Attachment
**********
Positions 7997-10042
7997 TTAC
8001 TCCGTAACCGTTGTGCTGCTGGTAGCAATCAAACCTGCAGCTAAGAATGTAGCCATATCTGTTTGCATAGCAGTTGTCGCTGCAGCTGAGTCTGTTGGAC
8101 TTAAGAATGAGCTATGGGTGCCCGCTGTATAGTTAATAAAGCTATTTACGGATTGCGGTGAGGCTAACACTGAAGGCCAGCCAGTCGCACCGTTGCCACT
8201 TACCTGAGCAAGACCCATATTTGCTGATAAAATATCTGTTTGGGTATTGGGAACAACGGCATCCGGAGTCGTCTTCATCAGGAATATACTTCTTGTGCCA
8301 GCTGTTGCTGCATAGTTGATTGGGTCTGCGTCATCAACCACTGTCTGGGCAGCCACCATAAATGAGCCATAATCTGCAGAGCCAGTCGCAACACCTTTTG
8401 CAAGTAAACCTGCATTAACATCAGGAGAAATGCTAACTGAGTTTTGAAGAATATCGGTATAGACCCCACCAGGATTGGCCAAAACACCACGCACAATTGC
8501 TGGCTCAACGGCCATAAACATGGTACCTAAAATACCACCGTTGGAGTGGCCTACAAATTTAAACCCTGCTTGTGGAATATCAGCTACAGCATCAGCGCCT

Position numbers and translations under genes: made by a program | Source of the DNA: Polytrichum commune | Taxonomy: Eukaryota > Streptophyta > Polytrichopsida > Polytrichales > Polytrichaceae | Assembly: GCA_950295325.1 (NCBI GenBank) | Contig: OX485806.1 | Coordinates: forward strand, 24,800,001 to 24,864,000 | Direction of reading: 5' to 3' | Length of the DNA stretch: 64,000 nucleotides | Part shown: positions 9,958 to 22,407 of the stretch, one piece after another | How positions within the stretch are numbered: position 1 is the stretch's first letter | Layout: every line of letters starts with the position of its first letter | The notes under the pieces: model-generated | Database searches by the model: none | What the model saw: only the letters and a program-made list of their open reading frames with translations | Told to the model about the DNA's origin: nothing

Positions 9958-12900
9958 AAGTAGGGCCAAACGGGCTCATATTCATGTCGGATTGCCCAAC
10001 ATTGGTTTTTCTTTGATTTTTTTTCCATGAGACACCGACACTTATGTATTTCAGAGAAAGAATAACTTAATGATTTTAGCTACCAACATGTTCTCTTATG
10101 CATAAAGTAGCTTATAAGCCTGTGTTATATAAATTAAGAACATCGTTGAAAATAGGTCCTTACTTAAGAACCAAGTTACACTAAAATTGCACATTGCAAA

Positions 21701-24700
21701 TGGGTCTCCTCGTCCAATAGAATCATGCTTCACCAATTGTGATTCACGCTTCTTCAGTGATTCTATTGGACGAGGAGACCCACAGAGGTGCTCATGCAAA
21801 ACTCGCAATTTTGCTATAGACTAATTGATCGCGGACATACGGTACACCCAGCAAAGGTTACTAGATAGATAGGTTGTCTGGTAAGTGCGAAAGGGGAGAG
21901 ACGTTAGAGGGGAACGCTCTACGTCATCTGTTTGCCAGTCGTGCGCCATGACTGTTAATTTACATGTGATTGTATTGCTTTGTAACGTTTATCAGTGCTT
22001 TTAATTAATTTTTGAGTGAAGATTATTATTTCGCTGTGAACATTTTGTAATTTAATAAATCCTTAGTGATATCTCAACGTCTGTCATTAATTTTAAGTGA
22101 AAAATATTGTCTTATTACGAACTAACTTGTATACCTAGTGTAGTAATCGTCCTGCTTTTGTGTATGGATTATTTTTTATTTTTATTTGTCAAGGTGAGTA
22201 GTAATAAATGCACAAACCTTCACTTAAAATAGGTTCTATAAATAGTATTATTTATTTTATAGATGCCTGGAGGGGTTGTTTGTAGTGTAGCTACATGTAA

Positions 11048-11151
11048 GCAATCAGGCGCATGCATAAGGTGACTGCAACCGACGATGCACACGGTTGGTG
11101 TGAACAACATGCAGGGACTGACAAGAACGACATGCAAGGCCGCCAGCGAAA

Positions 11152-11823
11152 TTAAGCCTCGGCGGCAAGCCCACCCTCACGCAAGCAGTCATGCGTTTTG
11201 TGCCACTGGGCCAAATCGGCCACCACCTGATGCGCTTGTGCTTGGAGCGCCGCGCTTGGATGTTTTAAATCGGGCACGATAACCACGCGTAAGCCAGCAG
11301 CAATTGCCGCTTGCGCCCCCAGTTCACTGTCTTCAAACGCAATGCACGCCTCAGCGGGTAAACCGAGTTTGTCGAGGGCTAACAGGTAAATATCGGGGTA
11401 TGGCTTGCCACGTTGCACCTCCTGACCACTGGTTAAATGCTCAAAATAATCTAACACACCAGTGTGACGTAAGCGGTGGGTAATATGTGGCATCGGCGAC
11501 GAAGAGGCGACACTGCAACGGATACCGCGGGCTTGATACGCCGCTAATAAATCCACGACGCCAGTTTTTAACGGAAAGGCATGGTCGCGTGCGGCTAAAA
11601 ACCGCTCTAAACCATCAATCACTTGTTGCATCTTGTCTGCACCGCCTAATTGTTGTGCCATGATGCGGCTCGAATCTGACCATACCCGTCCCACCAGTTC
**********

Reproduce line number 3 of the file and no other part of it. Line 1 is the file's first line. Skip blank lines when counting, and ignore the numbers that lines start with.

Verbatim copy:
8001 TCCGTAACCGTTGTGCTGCTGGTAGCAATCAAACCTGCAGCTAAGAATGTAGCCATATCTGTTTGCATAGCAGTTGTCGCTGCAGCTGAGTCTGTTGGAC